The following is a guest post from Clint Vince, President of Dentons’ US Energy Practice and Co-Chair of Dentons’ Global Energy Sector, and Jennifer Morrissey, Consultant to Dentons’ Energy Practice.
Amid the massive urban growth worldwide, there is a huge hype in town halls, boardrooms, and the media about making cities and communities “smarter”—but the definition of a “smart city” is elusive.
Talks about smart cities often convey complexity, primarily focusing on technology. And while technology is the most important factor for smart cities, it is not an end. Many things can be done in a smart city to improve people’s lives. These include using new technology and making decisions based on data.
The concept of smart cities is relatively simple and elegant. A smart city uses an integrated approach to coordinate all essential services. It modernizes digital, physical, and social infrastructure to make the delivery of city services more efficient, innovative, equitable, connected, safer, sustainable, and exciting. And in an era when two-thirds of the world’s population is expected to migrate to cities in just one generation, the transition to smarter cities and communities couldn’t be more urgent.
More than half the world’s population now lives in urban areas. Cities produce 80% of global GDP and produce 70% of CO2 emissions. The projected growth trajectory for urban environments means that cities will face increasing challenges in all aspects of their business operations-including social imbalances, traffic congestion, pollution, and resource strain-if action is not taken.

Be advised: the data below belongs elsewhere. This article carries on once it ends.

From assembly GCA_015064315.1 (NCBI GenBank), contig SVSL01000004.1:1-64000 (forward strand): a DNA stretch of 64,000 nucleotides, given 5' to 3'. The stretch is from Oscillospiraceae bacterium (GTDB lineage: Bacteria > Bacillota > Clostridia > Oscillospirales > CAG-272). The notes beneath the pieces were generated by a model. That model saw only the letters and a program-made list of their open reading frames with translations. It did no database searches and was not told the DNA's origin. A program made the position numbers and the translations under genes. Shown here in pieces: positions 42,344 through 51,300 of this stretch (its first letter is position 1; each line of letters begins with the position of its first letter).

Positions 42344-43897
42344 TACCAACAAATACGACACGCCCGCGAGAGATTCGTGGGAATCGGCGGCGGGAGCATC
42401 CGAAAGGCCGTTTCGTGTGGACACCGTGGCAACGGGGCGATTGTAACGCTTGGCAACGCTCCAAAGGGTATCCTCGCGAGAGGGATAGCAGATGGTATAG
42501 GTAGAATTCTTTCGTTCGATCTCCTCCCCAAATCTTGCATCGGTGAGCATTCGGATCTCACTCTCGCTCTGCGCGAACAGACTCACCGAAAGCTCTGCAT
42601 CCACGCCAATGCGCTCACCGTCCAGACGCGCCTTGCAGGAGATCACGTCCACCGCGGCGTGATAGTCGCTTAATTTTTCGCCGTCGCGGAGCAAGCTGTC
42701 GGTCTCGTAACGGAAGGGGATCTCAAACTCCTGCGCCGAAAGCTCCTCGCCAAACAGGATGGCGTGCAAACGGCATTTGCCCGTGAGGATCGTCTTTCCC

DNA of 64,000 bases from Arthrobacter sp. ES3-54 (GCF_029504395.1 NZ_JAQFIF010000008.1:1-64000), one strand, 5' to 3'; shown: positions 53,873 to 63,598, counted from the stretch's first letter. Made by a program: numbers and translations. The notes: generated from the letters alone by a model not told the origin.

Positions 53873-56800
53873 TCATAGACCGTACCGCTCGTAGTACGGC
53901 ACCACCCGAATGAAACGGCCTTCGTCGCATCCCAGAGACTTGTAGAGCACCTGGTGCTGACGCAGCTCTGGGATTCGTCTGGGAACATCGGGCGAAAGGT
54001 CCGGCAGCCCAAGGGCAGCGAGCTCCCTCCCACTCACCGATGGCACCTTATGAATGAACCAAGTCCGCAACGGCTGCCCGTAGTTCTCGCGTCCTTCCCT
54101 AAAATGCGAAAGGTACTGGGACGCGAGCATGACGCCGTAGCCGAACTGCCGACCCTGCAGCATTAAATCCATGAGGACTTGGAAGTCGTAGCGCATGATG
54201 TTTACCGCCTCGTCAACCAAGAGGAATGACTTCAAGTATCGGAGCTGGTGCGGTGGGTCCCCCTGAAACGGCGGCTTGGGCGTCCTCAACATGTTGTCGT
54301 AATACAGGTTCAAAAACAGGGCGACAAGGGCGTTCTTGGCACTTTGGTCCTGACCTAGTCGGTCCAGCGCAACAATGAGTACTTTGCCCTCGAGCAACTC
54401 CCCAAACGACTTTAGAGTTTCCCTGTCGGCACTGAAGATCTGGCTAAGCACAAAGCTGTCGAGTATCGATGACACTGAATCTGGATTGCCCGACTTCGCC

There are mayors worldwide who think smart technology can help improve the quality of life in cities, which will attract investment and lead to positive growth.
There are many ways to think about a “smart city,” but any project that will be a success will focus on five main areas: backbone infrastructure, leadership structures in cities and communities, sustainable services, new technology, and the social infrastructure of the community.
Grid modernization is the essential platform for smart development
Modernizing “the grid,” which is the backbone of any smart community, will help people connect more.
Grid modernization starts with the electrical system and then with advanced telecommunications, mobility systems, and smart buildings as the essential foundation for the city as a whole. The grid will become the nerve center that powers the Internet of Things (IoT), artificial intelligence (AI), electric vehicles (EVs), and more.
All of these components become hosts for sensor technologies that allow data collection to support planning, management, and operations in the city or community and privacy and data sharing strategies to be interwoven with the infrastructure as it is upgraded or deployed.
Focusing on network modernization first and then advanced telecommunications and transportation also benefit from known and proven financing models that help a city or community advance its efforts. Other parts of a smart city plan require creative thinking and collaboration between groups that have worked together in the past.
Leadership, policy, and regulation are the drivers of investment and growth.
Courageous leadership, forward-looking policies, and flexible regulatory structures must be developed to develop a truly smart city. To safely, fairly, and cost-effectively scale infrastructure to meet the needs of the future, government officials, policymakers, and leaders of cities and communities must create a new paradigm.
Today, some of the biggest problems are a lack of comprehensive decision-making, problems getting enough money, and different regulatory bodies on issues that need to be dealt with together.
Infrastructure integration must go beyond physical technologies to include the institutional structures that define how the physical structures are established, financed, and managed. City and community leaders, regulators, and planners need to create incentives for businesses of all sizes to invest in implementing and applying advanced technologies while ensuring residents’ trust and safety.